I’m incurably skinny. I rocked a 6 foot, 145 pound frame in college. One time I broke the 150 mark, but it took lifting till I ached and eating till I wanted to puke. Then I lost all seven pounds during summer break, since I lost my access to a gym.
Ever feel that way in regards to your preaching? You want your sermons to be more effective. You want to help your people more with your preaching. But after all the hard work, you feel like you’re right back where you started?
Fortunately, effective sermons are not about our work – at least not first.
The Holy Spirit is the one who works through our sermons to make them effective.
So the first element we must discuss regarding truly effective sermons – sermons riddled with spiritual life for the dead, spiritual help for the troubled, spiritual strength for the weary – is the necessary role of the Holy Spirit in preaching.
The most important part of your sermon is unction
D. Martin Lloyd-Jones said, “The greatest essential in connection with preaching…is the unction and the anointing of the Holy Spirit” (Preachers and Preaching, 304).
If you are not familiar with this word unction, it’s about time you are. It’s really fun to say. It sounds like it belongs to a different century, but its significance is as up to date as the iPad.
Here is how Lloyd-Jones defines unction. Don’t skim this quote. Let these subordinate clauses marinate in your mind:
“It is the Holy Spirit falling upon the preacher in a special manner. It is an access of power. It is God giving power, and enabling, through the Spirit, to the preacher in order that he may do this work in a manner that lifts it up beyond the efforts and endeavours of man to a position in which the preacher is being used by the Spirit and becomes the channel through whom the Spirit works” (Preachers and Preaching, 305).
Your words are ultimately powerless. But inasmuch as the Holy Spirit comes down upon you while you study and while you preach, they are infused with the power of God.
Paul on the power of the Spirit in preaching
Paul writes about the insufficiency of well-spoken words by themselves:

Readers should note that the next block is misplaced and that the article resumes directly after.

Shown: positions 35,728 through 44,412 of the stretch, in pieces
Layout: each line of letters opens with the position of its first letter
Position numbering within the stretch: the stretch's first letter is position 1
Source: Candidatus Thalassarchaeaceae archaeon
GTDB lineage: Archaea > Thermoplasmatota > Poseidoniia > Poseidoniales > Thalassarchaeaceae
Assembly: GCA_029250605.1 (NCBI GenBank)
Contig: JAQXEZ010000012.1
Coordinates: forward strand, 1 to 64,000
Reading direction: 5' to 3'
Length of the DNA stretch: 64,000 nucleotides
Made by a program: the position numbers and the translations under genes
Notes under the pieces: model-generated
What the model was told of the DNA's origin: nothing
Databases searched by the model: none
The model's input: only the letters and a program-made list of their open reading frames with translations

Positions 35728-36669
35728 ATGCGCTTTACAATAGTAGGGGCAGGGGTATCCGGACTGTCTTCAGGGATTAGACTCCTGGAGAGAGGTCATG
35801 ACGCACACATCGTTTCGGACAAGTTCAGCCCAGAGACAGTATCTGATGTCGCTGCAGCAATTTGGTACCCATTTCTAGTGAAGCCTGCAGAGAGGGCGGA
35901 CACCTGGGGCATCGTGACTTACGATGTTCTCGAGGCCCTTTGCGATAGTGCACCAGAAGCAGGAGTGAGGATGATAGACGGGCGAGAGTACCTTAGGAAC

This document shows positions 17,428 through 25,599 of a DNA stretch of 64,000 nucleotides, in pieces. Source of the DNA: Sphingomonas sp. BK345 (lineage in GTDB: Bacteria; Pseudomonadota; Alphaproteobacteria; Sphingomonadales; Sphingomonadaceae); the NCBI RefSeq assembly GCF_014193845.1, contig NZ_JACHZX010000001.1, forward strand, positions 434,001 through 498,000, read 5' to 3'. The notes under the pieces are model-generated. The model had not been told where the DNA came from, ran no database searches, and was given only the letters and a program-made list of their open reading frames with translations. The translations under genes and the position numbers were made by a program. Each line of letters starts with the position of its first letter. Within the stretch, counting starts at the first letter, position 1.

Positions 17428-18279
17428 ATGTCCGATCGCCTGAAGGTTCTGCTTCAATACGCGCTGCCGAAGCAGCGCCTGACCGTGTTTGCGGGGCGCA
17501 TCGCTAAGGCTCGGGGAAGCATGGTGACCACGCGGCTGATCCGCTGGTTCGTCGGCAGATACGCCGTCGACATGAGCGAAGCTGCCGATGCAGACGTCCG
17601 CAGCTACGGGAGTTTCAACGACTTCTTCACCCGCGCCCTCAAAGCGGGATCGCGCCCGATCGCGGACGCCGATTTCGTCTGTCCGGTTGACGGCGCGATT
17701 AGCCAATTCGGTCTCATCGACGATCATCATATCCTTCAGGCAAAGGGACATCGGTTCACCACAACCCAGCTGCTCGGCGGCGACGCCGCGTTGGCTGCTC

“And my speech and my message were not in plausible words of wisdom, but in demonstration of the Spirit and of power, so that your faith might not rest in the wisdom of men but in the power of God” (1 Cor. 2:4-5).
“Our gospel came to you not only in word, but also in power and in the Holy Spirit and with full conviction” (1 Thess. 1:5).
Are your sermons “only in word”? Of course we have to use words, and we ought to put them together into coherent, compelling arguments. But it is only when the Spirit works through our words that people are fully convicted of their sin and come to faith in Jesus.
How do you get unction?
You can’t really. The Spirit blows where he wills (John 3:8). We can’t harness or manipulate the Holy Spirit.
But the one thing we can do is pray.
Paul combines wielding the sword of the Spirit with praying in the Spirit in Ephesians 6:17-18a. Then in 6:18b-23, he immediately applies this principle by asking the Ephesians to pray for him, that he may be given words to boldly proclaim the gospel. The Spirit works through the combination of the word and prayer. No wonder that’s what the disciples devoted themselves to (Acts 6:4).
How much time do you spend praying over your sermon?
Don’t devote yourself eloquence or winsomeness to make your sermons more effective. The Holy Spirit determines the effect of your sermon.
So before you preach – even while you preach – pray for unction.